Coffee is undoubtedly a fundamental part of American culture today, particularly among young people. In fact, the National Coffee Association of USA found that the 18- to 24-year-old demographic is continuing to drink more coffee every year. Consumption of coffee by the same demographic in 2005 averaged about 2.5 cups a day. That number grew to 3.2 cups a day in 2008, a noteworthy increase.
Take a drive through Los Angeles and you’ll see signs of our increasing infatuation with all things tall, dark and caffeinated: Starbucks sitting happily on adjacent city blocks, denizens in designer sunglasses with organically produced $5 lattes and even McDonald’s billboards hawking gourmet espresso drinks. The temple of blue-collar mass-produced American eats producing fancy-shmancy caramel macchi-whatevers? Just another sign of the times, it seems.
Coffee culture has spread like wildfire in recent years, with no sign of going out any time soon. Still, it’s really nothing new. Coffeehouses came into vogue around the 15th century in Constantinople, present-day Istanbul. These coffee joints weren’t just places to get a morning buzz; they were also hubs of intellectual discussion and artistic expression.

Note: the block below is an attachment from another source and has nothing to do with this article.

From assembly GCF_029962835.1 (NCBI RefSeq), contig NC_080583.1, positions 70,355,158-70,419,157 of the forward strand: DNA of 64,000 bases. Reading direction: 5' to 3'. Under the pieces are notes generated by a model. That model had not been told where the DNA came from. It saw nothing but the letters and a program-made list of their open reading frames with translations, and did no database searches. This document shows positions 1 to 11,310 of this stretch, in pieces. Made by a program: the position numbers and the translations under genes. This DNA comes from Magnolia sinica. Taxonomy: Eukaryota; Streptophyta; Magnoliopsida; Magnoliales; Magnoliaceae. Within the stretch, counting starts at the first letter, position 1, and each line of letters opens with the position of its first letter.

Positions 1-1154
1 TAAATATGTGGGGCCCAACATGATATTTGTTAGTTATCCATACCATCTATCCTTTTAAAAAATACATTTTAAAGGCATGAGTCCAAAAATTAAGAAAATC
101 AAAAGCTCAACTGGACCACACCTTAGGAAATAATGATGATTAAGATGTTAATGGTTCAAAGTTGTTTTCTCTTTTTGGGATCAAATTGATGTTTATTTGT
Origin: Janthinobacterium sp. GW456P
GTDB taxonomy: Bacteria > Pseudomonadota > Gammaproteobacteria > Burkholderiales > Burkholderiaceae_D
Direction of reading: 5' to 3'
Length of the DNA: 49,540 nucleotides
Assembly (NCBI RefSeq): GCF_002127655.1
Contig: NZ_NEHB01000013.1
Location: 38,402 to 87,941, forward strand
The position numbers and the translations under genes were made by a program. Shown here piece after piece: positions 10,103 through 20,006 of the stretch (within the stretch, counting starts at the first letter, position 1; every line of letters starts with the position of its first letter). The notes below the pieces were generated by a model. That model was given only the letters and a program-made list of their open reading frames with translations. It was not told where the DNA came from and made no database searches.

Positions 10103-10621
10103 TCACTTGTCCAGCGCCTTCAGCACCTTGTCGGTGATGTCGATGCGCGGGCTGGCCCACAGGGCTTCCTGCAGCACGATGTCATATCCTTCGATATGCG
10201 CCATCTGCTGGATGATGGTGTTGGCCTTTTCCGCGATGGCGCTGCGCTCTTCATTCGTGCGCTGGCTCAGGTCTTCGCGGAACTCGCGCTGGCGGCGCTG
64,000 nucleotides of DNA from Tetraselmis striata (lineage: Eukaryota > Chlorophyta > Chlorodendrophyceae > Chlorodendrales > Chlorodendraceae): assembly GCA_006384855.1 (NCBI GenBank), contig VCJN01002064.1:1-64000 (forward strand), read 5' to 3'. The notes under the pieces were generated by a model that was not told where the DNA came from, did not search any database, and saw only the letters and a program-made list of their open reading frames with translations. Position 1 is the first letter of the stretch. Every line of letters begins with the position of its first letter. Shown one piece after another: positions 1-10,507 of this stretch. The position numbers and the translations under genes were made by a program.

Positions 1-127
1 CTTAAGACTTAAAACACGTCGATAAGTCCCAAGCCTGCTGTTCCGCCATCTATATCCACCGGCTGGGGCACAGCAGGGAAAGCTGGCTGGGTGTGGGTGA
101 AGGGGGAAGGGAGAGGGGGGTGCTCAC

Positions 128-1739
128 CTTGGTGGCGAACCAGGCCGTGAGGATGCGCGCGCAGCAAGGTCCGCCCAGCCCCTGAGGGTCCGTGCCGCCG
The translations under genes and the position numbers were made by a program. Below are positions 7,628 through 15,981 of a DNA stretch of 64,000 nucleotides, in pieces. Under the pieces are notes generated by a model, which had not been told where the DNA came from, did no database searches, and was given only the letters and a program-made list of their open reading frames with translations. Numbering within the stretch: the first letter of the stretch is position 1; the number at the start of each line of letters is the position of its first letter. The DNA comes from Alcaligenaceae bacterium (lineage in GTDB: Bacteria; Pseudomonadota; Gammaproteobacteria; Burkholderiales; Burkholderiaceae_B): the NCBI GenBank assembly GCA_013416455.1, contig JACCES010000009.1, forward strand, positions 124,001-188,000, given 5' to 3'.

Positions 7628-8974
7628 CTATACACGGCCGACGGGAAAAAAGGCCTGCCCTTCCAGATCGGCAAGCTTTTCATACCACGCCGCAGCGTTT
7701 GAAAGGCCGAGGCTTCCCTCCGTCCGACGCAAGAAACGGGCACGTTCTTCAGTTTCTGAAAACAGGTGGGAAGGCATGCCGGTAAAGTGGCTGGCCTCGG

Today’s coffeehouses might not seem like hangouts for the philosophical, Jean-Paul Sartre types, but they’re still nice places to spend some time and engage in a stimulating conversation or two.
It’s not hard to find examples on USC’s very own campus. Tucked between Marks Tower and the wings of Trojan Hall, Ground Zero Performance Café is a popular coffeehouse that’s also a widely used performance venue, playing host to everything from a cappella performances to improv comedy to open mic nights. Nick Wright, a junior majoring in chemical engineering was there on a chilly and drizzling Monday afternoon.
“It’s pretty laid back and there’s usually good music going on or some other event,” Wright said. “It’s nice to have some place that’s not so formal or stuffy.”
The café was filled with people, some who were merely escaping the rain but also others who seemed to be regulars. Laptops were logged in, drinks were in hand and legitimate group studying was happening.
It’s this social, homey characteristic of many coffeehouses that seems to attract so many people. What’s even more curious is that this comfortable atmosphere is so very often an essential component of coffeehouses, and not other types of establishments. Food-focused eateries don’t seem to encourage this sort of innocuous loitering and libraries certainly don’t create the same kind of feeling. So what brings it all together?
It’s difficult to pinpoint. Part of the explanation is that coffee in the past decade somehow became trendy and hip. And hipness tends to breed socialization — there’s nothing like communicating with others of similar ideologies and lifestyles. The trend originally began around the mid-20th century, in places like the Pacific Northwest and in towns like New York’s Greenwich Village. Advocates of counterculture would congregate in such coffeehouses, meaning participating in coffee culture became a lifestyle decision.